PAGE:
In less than three weeks, the presidential election will be over.
It has been a too-long, too-arduous and too-expensive campaign season. Americans should think about instituting shorter and cheaper campaigns.
By the time Nov. 7 rolls around, Gov. George W. Bush and Vice President Al Gore will have been campaigning for almost two years, although not as “official” candidates.
Gore formed his campaign organization Jan. 1, 1999. Bush formed an exploratory committee Feb. 26 of the same year.
At the time, neither Gore nor Bush were officially candidates, but by forming “committees,” they placed themselves in the public’s eye and in the polls.
So Americans have been hearing from the candidates for two years — half the term of the office of the president. Half of Gore’s vice-presidential term. Half of Bush’s term as governor of Texas.
But two years, though long, is apparently what it takes to win the presidency.
When Utah Sen. Orrin Hatch, R-Utah, formed his presidential candidate exploratory committee July 2, 1999, he was pounded by media reports saying he entered the race too late to win.
“Too late” was about five months before the first deadline to get in a state primary — Rhode Island on Nov. 30. The state primaries do not start until months later.
In contrast, Canada’s national elections are quick.
Canadian Prime Minister Jean Chretien issued a call Monday for new elections in the country. Election day is Nov. 27 — only 36 days later.
Elections in Canada are also much cheaper. According to the New York Times, Chretien’s Liberal Party and the opposition Canadian Alliance will probably spend less than $10 million each before the election there on Nov. 27.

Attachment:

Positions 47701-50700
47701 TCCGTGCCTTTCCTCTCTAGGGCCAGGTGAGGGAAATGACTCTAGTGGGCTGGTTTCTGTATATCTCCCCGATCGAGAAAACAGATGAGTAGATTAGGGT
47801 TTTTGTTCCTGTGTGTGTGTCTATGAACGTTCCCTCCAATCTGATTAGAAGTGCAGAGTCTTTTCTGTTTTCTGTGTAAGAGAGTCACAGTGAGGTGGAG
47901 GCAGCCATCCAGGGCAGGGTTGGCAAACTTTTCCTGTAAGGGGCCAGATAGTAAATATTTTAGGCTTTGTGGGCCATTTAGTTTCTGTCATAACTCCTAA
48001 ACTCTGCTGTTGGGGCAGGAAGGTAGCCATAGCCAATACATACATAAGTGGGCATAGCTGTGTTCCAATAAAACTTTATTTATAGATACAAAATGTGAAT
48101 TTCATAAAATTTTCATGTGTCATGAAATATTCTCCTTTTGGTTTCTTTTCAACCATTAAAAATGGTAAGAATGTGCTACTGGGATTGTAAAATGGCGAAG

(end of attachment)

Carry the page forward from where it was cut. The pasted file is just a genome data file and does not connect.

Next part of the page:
Bush and Gore reached that number a long time ago. The latest reports available from the Federal Election Committee, published July 31, put Gore’s treasure chest at about $50 million and Bush’s at $95 million.
Such sums are the direct result of the long election process in the United States. Shortening the election period could help lower astronomical costs.
Candidates would find it hard to spend $100 million in only 36 days of campaigning.
A shortened election period could also alleviate apparent voter apathy of the campaigns.
Two years is a long time. If the election is not imminent, it is hard for voters to pay attention. And by the last few weeks before November, the country suffers from campaign overload.
The problem is that elections are too long and, therefore, too expensive. The solution, however, is not simple.
Government regulation of the length of the election period would be complex. Laws would have to define which activities count as campaigning, and restrictions would be hard to enforce.
Maybe the best solution is to set a date before which no state can hold a primary election. By setting the date to coincide with the actual election year, campaign periods could become shorter.
Another solution would be to ask the major parties to agree voluntarily not to campaign prematurely.
One thing is for sure. The current system needs to change, or it will bore America to death.